Ayurveda is the Foundation of Holistic Healing
|April 30, 2012||Posted by Bill under General Ayurveda Information, Holistic Healing Traditions||
I thought of this saying this weekend when I took my young son to the local zoo. In our wanderings throughout the zoological gardens, we came across the flamingo exhibit. We both stood there checking out the flamingos on that glorious morning; my body warmed by the sun and my heart warmed by this quality time with my son. The flamingos appeared to be oblivious of the dozens of spectators watching their every motion as they gobbled up algae and bugs from the water, nonchalantly shifting from one leg to the other as they ate. For those of you that don’t know, flamingos are entirely pink because of the small shrimp they evolved to eat. Those little shrimp can’t be cultivated for zoos to feed to their flamingos, so a specially formulated “flamingo food” has to be fed to them so their feathers don’t turn white.
Watching those birds, I realized that what we eat really does influence who and what we are. A flamingo without shrimp or a special food isn’t really a flamingo anymore since those pink feathers are pretty much what separate that animal from the many other marsh-dwelling birds around the world. In this respect, flamingos are very similar to humans. When we eat the healthy things we evolved to eat, we can achieve optimal health. When we don’t, our health suffers.
This is one of the central concepts of Ayurveda. The you-are-what-you-eat concept is also central to many other holistic healing traditions, but since Ayurveda came before most of the recognized holistic healing traditions, I consider it the foundation for all subsequent holistic healing traditions.
Practiced as early as 4,000 B.C., Ayurveda is one of the longest formally practiced health traditions in the world, possibly rivaled only by Traditional Chinese Medicine that has been practiced at least since 3,000 B.C.! (Check out this post if you want a brief summary of what Ayurveda is). Ayurvedic medical science concentrates on optimizing food and beverage intake because it is understood that this material will ultimately be transformed by the body into the three biological humors (called doshas in Sanskrit), which constitute the seven types of bodily tissues (dhatus in Sanskrit). Ayurveda also states that every food, herb, drink, and beverage we consume has its own innate physical properties based on the environmental conditions it arose from and the way it was prepared by human beings. Much of Ayurvedic medicine revolves around controlling the substances we consume in order to influence the tissues in our bodies; although, Ayurveda also includes meditation and physical exercise (Hatha yoga). Basically, food, herbs, and drinks, in conjunction with mental conditioning and healthful physical exercises, are the medicine in Ayurveda.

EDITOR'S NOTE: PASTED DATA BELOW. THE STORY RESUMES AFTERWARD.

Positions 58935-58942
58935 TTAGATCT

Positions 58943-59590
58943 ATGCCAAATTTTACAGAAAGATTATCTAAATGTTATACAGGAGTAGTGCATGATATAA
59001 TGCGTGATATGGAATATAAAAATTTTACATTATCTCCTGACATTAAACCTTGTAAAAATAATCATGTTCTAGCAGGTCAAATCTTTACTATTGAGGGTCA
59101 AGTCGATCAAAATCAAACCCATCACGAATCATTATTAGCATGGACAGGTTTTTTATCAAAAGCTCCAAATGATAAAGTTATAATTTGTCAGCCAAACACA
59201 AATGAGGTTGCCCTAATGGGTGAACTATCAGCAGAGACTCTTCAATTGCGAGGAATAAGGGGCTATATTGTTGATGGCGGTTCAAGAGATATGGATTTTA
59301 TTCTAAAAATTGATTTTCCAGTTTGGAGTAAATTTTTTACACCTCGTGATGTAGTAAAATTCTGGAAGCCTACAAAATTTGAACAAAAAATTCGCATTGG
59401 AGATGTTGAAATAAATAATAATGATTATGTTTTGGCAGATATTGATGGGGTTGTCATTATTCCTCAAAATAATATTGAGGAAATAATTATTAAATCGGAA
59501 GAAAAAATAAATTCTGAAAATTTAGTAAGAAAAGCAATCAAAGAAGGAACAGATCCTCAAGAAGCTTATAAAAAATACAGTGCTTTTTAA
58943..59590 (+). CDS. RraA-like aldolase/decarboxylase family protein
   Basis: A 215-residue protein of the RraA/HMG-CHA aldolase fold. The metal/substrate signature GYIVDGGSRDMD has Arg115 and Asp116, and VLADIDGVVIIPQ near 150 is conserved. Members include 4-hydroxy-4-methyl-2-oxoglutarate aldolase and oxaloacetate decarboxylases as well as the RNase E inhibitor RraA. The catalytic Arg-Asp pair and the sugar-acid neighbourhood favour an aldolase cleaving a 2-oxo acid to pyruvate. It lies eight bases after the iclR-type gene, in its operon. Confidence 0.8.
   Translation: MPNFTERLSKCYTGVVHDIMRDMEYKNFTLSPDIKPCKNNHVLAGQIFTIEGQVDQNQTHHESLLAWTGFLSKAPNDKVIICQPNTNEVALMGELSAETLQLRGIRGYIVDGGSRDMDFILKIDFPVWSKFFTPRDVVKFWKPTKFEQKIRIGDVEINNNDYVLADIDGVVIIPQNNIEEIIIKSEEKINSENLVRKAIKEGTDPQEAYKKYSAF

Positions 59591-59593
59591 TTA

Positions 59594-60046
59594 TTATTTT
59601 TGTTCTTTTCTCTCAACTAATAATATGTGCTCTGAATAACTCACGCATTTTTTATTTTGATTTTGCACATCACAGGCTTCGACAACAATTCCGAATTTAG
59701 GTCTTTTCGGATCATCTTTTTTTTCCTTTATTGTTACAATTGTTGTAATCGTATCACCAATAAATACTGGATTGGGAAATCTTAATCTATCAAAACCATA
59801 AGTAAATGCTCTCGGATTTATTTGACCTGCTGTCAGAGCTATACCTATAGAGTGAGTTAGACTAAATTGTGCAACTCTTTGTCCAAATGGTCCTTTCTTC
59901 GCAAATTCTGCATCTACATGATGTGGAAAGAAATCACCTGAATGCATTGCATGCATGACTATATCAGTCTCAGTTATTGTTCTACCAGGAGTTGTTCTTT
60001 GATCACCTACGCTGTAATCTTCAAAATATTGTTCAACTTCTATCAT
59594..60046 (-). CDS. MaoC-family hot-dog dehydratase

Managing what substances we consume, how we think, and what we do is at the core of nearly every other holistic healing tradition we have today. Consider yoga, which is arguably the most widely recognized holistic health tradition in the United States. Yoga is actually one of the original branches of Ayurvedic medicine that focuses on using mindfulness while doing certain postures to increase blood flow, strengthen the mind, and aide the lymph system. The beneficial results are continually documented. Ayurveda is also central to naturopathic medicine, which is one of the most innovative fields in modern medicine. Naturopathy is essentially using ancient Ayurvedic treatments by Western-trained physicians. Naturopathic medicines are typically herbal, which was pioneered in Ayurveda.
Managing the physical substances consumed by patients is also a major component of Western allopathic medical practice. However, western medicine has not really tapped into the power of positive thinking or controlling the mind. Most western doctors prescribe their medicine and treatments in order to change the body’s chemistry in a manner that alleviates disease symptoms. Mental strengthening exercises would do much to increase the efficacy of western medicine, but these have not been widely accepted or encouraged.
There are hundreds of Ayurveda-based medical traditions, herbal supplements, and therapies in the world today. As long as they stay true to the core tenet of Ayurveda, that you are what you eat, they’ll probably improve our health.
Please drop me a line if you want to know more or write a comment below.